Marriage in Buffalo County
The Buffalo County Historical Society
Archives contains the original marriage applications and licenses beginning
in 1872 when the county was organized. Information about the bride and
groom includes: name, age, color, place of birth, current residence,
father’s name, mother’s maiden name. All valuable information to the
genealogist. It is surprising how many do not know their mother’s maiden
name, or father/mother’s first name.
Obtaining a marriage license
Step 1. Marriage Application - Apply for a marriage license
by filling out the application form
Application was usually, but not always, made by the groom.
Step 2. Marriage License – Issued after the application was
contains the same information about bride and groom as application
Certificate of Marriage at bottom of
marriage license form
To be completed by person performing the ceremony
Includes witnesses to the marriage, person conducting ceremony, place of
Entire Certificate, including the signed bottom portion was then returned to
the Clerk's office
Sometimes we find the application but no license returned and wonder if the
applicants, especially German immigrants, believed filling out the form at
the courthouse was all that was necessary, that by civil law they were
married. If they could not read English they might not have known the bottom
part of the license they were given was to be completed and returned.
First recorded marriage:
Nathaniel Dickinson, 29
Harriet Gleason, 33
Married 17 May 1872
There were 8 marriages recorded in 1872.
Marriages in front of book, not
part of official record
4 Nov. 1871 – Joseph Owen & Sarah
20 Aug 1871 – Owen Curry & Kate Haverty
3 Nov 1871 – C. C. Clifton & Mary Dunkan
Marry in the County
Until fairly recently the marriage license
had to be issued in the same county in which the ceremony was performed.
First United Methodist records –
Marriage conducted by minister in Kearney
Noted they had a Hall Co. license so minister accompanied them across the
county line and did the ceremony again.
Interesting information Found in the Marriage
1905 – Marriage license for Marian Lake,
whose father's first name was Johnson
1906 – License returned with Certificate of Marriage left blank, with this
“Please cancel the enclosed certificates and see that it is not published.”
[Signed by the bride who wasn’t, age 31. All marriage licenses were
published in the Hub]
Note with completed license for a bride, Miss Anna L. McKeegan, 22, and
groom, John R. Neary, 25, both residents of North Platte who were married in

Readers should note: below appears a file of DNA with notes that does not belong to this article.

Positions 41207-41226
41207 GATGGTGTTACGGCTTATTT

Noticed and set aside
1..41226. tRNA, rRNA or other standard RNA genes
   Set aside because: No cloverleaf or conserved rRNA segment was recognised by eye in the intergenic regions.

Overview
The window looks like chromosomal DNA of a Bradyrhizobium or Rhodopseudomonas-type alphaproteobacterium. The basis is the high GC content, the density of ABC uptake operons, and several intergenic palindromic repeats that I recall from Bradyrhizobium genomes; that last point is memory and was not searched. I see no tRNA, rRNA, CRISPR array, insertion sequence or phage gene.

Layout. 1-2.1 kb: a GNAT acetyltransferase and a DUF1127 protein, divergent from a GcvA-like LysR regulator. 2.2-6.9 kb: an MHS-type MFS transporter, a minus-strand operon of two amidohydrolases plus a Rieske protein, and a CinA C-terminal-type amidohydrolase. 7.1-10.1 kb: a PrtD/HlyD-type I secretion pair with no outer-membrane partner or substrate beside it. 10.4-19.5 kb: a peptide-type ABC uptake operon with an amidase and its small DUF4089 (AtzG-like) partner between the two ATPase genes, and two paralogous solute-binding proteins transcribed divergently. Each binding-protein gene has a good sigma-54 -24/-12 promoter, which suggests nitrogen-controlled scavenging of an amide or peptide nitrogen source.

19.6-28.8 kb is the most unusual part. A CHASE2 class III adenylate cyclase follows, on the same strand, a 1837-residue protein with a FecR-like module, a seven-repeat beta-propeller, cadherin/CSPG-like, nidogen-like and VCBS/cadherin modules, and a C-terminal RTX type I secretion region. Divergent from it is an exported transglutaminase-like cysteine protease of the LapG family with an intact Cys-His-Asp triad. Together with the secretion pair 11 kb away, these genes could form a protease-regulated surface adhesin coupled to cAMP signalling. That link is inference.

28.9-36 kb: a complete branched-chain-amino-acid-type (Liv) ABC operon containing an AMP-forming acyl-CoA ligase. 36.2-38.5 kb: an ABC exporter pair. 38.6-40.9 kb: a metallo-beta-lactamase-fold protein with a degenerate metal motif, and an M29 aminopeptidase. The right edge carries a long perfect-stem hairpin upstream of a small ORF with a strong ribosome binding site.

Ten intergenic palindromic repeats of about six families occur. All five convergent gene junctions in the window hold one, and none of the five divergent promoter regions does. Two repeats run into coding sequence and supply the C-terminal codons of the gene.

Kearney on Jan. 24, 1906 by the county judge, Ira D. Marston:
Mar 31, 1906
Judge Marston, County Judge Buffalo County
Will you kindly answer the inquiries of an interested party in this
matter. Was there a marriage ceremony performed by you, between J.
Richard Neary of North Platte and Miss Anna L. McKeegan of Bancroft
Nebr. on Jan. 24th with Sheriff Sammons as witness. An early answer will
very much oblige.
Mrs. M. J. Neary
(the young man’s mother)
The application shows the bride was born in
South Dakota and was currently living in North Platte.
Witnesses were N. R. Wheelock and N. E. Penny. If the sheriff was there he
was not one of the official witnesses.
Parents of underage bride (under 18) or groom (under 21) had to give their
consent to the marriage. Permission might have been given in person with
notation on the application – “Mother present and giving her consent” or
“Father present and giving consent”. If a parent was not or could not be
present, they sent a permission slip which might be pinned (no paper clips
yet) to the application.
[Note for a 16 year old bride]
“to the County Judge of Buffalo Co. Nebr.
Sir. Having had in our constant care & keeping the last 5 years Miss
Fredrica M. Sewlling whose mother is dead having died in year 1895. Since
which time Fredrica has had no other home or keeping than with us her
brother who lives in Oregon having given and turned her over to us for care
and keeping we would today give our consent to her marriage to Edgar
Patterson We considering our consent necessary as she is only 16 years old.”
[Another note – these notes are usually on small pieces of paper. This
one was especially small.]
“This is to certify that
I am willing for Lona
to marry her father
[Should there have been a comma between
"marry" and "her"]
Note on a marriage license – “Married in
haste and in the dark”
Permission note – “…our consent to the marriage of our daughter Minnie Tague
with Joseph [crossed out] Arthur Darrick” July 20, 1889 [parent did not know
groom's first name?]
Note by person who performed the ceremony – “Married at home of bride’s
parents who consented and requested the marriage.” [requested?? bride
was 16, groom was 35]
Marriage application made in Feb. 1890 by
groom, 23, and bride, 19
Note by minister in Kearney on marriage
license, which was not filled out but returned in September saying the
marriage was not performed.
Marriage application and completed license filed in November 1890
for the same groom, now age 24, and a different bride, age 29.
Bridal gown – Only those with money could afford a dress to be worn
only once, which might be white
Most were new or nicest dress, navy or brown, worn for many years after the
A nice brown taffeta wedding dress is displayed at the Freighters’ Hotel at
Trails & Rails Museum
Time – Many at odd times of morning or evening in Kearney because
newly weds left on the train for a honeymoon
Place – Parsonage, bride’s home, rarely in church
Neighboring county – Hall or Dawson,
get on train and go to at next big town to get married
Smith Center Kansas was a popular
place for Kearneyites to go, no 3-day waiting period
Newspaper reports – Maybe one line announcement in column of
Might be separate article complete
with guest list, menu of meal served afterward and, of course, a complete
list of gifts and givers.